Understanding Disc Desiccation
What is disc desiccation?
Your spine is made up of a stack of bones called vertebrae. In between each vertebra, you have a tough, spongy disc that acts as a shock absorber. Over time, these discs wear down as part of a process called degenerative disc disease.
Disc desiccation is one of the most common features of degenerative disc disease. It refers to the dehydration of your discs. Your vertebral discs are full of fluid, which keeps them both flexible and sturdy. As you age, the discs begin to dehydrate or slowly lose their fluid. The disc’s fluid is replaced by fibrocartilage, the tough, fibrous tissue that makes up the outer portion of the disc.
What are the symptoms?
The first sign of disc desiccation is usually stiffness in your back. You may also feel pain, weakness, or a tingling sensation in your back. Depending on which discs are affected, you could also feel numbness in your lower back.
In some cases, the pain or numbness will travel from your back and down one or both legs. You may also notice a change in your knee and foot reflexes.
What causes it?
Disc desiccation is usually caused by wear and tear on your spine, which happens naturally as you age.
Several other things can also cause disc desiccation, such as:
- trauma from a car accident, fall, or sports injury
- repeated strain on your back, especially from lifting heavy objects
- sudden weight loss, which can cause your body, including your discs, to lose a lot of fluid
How is it diagnosed?
Your doctor will likely start with a physical exam. They may ask you to do certain movements to see if they cause any pain. This can also help your doctor figure out which discs might be affected.
Next, you’ll likely need an X-ray, CT scan, or MRI scan to give your doctor a better look at your vertebrae and discs. Dehydrated discs are usually thinner and less consistent in shape. These images will also show any additional problems that might be causing your back pain, such as a ruptured or herniated disc.
How is it treated?
If your symptoms are mild, your doctor may advise you to maintain a healthy weight, practice good posture, and avoid common back pain triggers, such as lifting heavy objects.
If your symptoms are more severe, there are several treatment options that can help, including:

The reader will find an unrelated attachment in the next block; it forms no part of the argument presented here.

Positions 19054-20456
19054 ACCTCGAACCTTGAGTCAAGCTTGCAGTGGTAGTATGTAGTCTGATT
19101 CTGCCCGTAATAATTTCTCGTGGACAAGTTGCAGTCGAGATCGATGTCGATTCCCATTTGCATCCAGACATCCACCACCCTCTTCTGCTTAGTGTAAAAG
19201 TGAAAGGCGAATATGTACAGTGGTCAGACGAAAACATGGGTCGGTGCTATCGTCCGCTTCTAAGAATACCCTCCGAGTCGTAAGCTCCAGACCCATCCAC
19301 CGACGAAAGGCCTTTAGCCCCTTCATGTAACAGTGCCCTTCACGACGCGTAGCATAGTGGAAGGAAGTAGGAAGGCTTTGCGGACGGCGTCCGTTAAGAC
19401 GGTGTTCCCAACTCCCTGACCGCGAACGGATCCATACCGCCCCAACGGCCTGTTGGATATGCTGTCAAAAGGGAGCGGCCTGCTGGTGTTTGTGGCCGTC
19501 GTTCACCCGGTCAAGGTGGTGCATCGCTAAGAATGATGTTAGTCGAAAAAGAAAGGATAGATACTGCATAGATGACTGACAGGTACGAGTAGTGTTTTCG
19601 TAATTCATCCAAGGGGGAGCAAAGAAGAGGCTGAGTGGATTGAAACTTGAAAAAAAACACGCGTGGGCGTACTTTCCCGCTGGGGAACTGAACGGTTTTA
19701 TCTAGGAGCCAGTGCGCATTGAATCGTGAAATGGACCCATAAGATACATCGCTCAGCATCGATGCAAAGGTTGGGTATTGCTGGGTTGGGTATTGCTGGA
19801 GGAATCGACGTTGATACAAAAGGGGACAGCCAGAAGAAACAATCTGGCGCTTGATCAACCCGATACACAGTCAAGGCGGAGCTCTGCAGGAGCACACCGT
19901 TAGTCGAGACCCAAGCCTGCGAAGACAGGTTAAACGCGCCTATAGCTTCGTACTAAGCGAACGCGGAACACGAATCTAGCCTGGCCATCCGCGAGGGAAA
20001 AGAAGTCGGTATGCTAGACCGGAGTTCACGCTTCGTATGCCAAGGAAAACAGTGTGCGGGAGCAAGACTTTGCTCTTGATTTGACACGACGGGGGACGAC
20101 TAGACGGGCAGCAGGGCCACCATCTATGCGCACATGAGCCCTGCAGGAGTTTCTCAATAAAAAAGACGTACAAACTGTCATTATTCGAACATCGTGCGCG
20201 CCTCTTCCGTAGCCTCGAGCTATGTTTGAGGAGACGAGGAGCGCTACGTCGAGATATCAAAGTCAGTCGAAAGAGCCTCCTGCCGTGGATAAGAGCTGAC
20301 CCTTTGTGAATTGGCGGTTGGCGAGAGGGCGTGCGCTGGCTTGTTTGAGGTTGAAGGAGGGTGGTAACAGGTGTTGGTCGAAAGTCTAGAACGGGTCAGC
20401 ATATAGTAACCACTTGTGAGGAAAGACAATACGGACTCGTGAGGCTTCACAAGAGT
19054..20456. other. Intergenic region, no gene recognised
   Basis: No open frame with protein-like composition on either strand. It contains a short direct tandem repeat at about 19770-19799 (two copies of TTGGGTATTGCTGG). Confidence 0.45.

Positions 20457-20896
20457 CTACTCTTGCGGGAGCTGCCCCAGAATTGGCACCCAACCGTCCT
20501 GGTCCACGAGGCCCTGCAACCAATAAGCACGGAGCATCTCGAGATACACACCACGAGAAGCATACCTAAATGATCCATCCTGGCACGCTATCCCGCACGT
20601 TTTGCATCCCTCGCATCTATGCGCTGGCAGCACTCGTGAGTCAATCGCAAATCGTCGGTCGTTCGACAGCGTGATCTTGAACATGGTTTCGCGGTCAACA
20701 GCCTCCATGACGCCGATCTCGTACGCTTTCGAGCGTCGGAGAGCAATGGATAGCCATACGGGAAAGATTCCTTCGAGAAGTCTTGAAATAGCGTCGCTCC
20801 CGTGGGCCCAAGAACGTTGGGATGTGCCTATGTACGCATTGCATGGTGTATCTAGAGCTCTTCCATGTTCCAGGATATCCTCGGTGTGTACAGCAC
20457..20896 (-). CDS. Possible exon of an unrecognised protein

- Medication. Pain relievers, including nonsteroidal anti-inflammatory medications (NSAIDs) such as ibuprofen (Advil) and naproxen (Aleve), can help reduce pain.
- Massage therapy. Relaxing the muscles near the affected vertebrae can help relieve painful pressure.
- Physical therapy. A physical therapist can teach you how to strengthen the core muscles that support your trunk and take the pressure off your back. They can also help you improve your posture and come up with strategies to avoid movements or positions that may trigger symptoms.
- Spinal injections. A corticosteroid injection may help reduce inflammation and pain in your back.
In rare cases, you may need spinal surgery. One type, called spinal fusion surgery, involves permanently joining two vertebrae. This can help to stabilize your spine and prevent movements that cause pain. Other options include disc replacement or adding another kind of spacer between your vertebrae.
Is it preventable?
Disc desiccation is a normal part of aging, but there are several things you can do to slow down the process, including:
- exercising regularly and making sure to incorporate core-strengthening exercises into your routine
- regularly stretching
- maintaining a healthy weight to avoid putting extra pressure on your spine
- not smoking, which can speed up the degeneration of your discs
- staying hydrated
- maintaining good spinal posture
Certain core exercises can also help older people improve muscle function.
Living with disc desiccation
Disc desiccation may be an unavoidable part of a long, healthy life, but there are several options for managing any symptoms you have. If you’re having back pain, work with your doctor to come up with a pain management plan. This usually involves a combination of medication, physical therapy, and exercise.
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